A Weekly Update from the UN Department of Public Information
No 46/ 11 June 2014
High Commissioner for Human Rights deplores lack of accountability in Syria
In her final address to the Human Rights Council as HighCommissioner on 10 June, NaviPillay said that “the relentless violence in Syria is a tragedy for the Syrian people and a tragic failure for the case of human rights”. She deplored the fact that repeated calls to end the violence have been ignored by the Syrian Government and by some opposition groups; and that external powers continue to fuel the violence through the supply of arms as well as inflows of foreign fighters. “It is shocking beyond words that war crimes and crimes against humanity have become commonplace and occur with complete impunity”, she said. She reiterated her disappointment that the Security Council has been unable to agree on action to ensure accountability for such crimes.Referring to the situation in Aleppo,NaviPillay said the city has been bombed to rubble, and expressed outrage at the conditions people of Aleppo live in.
Urgent need to focus on reparations for victims of sexual violence in conflict- UN Women
Speaking at a Global Summit to End Sexual Violence in Conflict in London on 12 June, UN Women Executive Director PhumzileMlambo-Ngcuka presented newly adopted guidelinesfor UN engagement in the area of reparations for victims of conflict-related sexual violence. Noting that global outrage has grown amidst grim reports from Nigeria. Syria and other conflict zones, she noted that reparations are routinely left out of peace negotiations or sidelined in funding priorities, even though they are of utmost importance to survivors. “We need to move this agenda forward in order to ensure real change in the lives of survivors who have seen the horrors of sexual violence in conflict up close”, she said.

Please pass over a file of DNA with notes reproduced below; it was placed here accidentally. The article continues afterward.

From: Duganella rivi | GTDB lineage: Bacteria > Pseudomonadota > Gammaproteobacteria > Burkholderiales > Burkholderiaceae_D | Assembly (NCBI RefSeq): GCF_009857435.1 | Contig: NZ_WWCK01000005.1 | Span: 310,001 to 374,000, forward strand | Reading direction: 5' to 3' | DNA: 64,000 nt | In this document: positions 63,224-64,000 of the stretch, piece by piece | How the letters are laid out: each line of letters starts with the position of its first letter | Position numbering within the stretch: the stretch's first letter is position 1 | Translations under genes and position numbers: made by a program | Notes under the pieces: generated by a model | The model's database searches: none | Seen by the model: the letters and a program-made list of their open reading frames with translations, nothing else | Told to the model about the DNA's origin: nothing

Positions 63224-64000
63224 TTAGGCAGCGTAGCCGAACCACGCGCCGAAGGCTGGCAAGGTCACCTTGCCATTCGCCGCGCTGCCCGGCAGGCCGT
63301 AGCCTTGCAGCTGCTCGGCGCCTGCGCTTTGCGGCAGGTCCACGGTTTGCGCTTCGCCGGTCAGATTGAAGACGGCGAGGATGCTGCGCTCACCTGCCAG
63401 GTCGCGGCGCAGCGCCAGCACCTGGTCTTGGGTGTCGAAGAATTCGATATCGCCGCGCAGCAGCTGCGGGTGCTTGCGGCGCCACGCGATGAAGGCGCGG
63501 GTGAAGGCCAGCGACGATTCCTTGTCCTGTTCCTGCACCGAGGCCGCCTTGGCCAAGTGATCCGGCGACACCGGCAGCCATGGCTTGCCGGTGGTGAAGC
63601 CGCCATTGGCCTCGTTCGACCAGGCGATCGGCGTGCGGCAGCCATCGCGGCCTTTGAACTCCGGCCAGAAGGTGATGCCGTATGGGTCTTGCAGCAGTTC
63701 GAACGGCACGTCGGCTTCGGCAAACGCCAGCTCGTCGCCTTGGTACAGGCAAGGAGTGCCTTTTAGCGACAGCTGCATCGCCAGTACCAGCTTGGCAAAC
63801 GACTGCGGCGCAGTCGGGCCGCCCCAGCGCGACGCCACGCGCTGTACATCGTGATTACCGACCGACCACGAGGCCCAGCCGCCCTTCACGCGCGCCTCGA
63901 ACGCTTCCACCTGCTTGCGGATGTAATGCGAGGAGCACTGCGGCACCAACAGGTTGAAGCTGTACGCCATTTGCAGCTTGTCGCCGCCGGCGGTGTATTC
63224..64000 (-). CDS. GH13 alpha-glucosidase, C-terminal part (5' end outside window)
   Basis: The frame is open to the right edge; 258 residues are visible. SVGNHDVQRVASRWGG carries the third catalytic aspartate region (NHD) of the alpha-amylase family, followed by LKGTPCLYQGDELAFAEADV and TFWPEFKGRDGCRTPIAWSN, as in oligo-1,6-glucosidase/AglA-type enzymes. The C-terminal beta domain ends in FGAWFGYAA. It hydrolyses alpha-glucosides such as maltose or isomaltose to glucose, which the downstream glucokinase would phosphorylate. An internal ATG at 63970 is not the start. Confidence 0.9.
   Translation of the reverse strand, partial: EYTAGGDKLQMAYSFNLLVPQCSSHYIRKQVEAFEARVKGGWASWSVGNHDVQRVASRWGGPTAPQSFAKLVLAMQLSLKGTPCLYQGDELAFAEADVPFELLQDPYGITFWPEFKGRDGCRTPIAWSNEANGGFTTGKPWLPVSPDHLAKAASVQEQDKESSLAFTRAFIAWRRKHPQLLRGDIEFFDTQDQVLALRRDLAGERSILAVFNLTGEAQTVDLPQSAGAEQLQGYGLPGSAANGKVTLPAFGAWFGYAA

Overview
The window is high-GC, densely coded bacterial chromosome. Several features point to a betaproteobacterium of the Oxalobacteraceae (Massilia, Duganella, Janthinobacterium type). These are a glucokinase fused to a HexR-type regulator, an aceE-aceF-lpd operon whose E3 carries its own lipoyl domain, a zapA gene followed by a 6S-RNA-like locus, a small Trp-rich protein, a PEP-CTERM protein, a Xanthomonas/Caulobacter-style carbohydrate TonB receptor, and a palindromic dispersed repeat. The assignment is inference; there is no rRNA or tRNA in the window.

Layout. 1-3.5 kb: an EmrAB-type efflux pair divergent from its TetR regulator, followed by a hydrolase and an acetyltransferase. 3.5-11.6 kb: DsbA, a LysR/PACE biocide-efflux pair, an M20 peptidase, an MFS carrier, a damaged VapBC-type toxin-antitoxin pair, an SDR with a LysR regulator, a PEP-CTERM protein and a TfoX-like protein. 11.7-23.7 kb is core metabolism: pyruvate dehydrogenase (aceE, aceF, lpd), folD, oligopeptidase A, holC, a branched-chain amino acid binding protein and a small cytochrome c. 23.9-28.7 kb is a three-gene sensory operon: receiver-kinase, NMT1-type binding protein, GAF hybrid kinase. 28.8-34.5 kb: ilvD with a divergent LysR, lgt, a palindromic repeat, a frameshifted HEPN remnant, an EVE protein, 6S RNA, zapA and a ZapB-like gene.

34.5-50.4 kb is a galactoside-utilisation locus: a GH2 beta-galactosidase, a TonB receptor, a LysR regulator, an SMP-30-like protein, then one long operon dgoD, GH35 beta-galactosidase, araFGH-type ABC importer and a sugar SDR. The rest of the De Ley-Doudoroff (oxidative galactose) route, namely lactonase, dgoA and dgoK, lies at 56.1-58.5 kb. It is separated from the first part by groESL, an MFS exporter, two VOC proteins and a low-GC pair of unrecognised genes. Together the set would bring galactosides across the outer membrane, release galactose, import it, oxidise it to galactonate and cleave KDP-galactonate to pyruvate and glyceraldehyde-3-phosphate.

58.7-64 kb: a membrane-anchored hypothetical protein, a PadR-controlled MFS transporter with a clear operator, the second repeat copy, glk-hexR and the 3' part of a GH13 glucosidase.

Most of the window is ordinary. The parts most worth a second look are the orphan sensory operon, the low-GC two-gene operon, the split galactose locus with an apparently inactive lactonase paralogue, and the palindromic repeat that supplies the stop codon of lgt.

The Guidance Note is the result of extensive consultations and research, and seeks to distill experiences across the globe into actionable principles to inform access to justice policy and programming in post-conflict societies.
Norwegian Ship Departs with Syrian chemicals weapons
The OPCW announced on 8 June that a Norwegian vessel, which is participating in the multinational maritime operation to remove chemicals from Syria, departed for Finland and the United States to deliver its cargo of chemicals for destruction in those countries.
This was in accordance with the schedule of the ship, which was notified to the OPCW at an earlier stage. “We remain focused on removing the last consignment of chemicals from Syrian territory and urge the Syrian authorities to complete the removal as soon as possible”, stated the Head of OPCW.
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Drying up – The growing water crisis facing Syria and the region
AMMAN/GENEVA, 6 June 2014 – Parts of Syria are suffering their lowest levels of rainfall in more than half a century, placing more than 4 million children in the war-torn country at even greater risk, UNICEF warned today. The agency said its own work aimed at mitigating the region’s worsening water and sanitation crisis is only 20 per cent funded for 2014.
Water scarcity in Syria is now so acute that it may soon drive more civilians to leave their homes, adding to the 6.5 million people already displaced by the conflict. In Lebanon and Jordan, meanwhile, tensions between local communities and Syrian refugees are being heightened by competition over limited resources, including dwindling water supplies.
Relevant links to UN Secretariat, Agencies, Funds and Programmes on Syria
DPI Focus Page on Syria:
OPCW-UN Joint Mission
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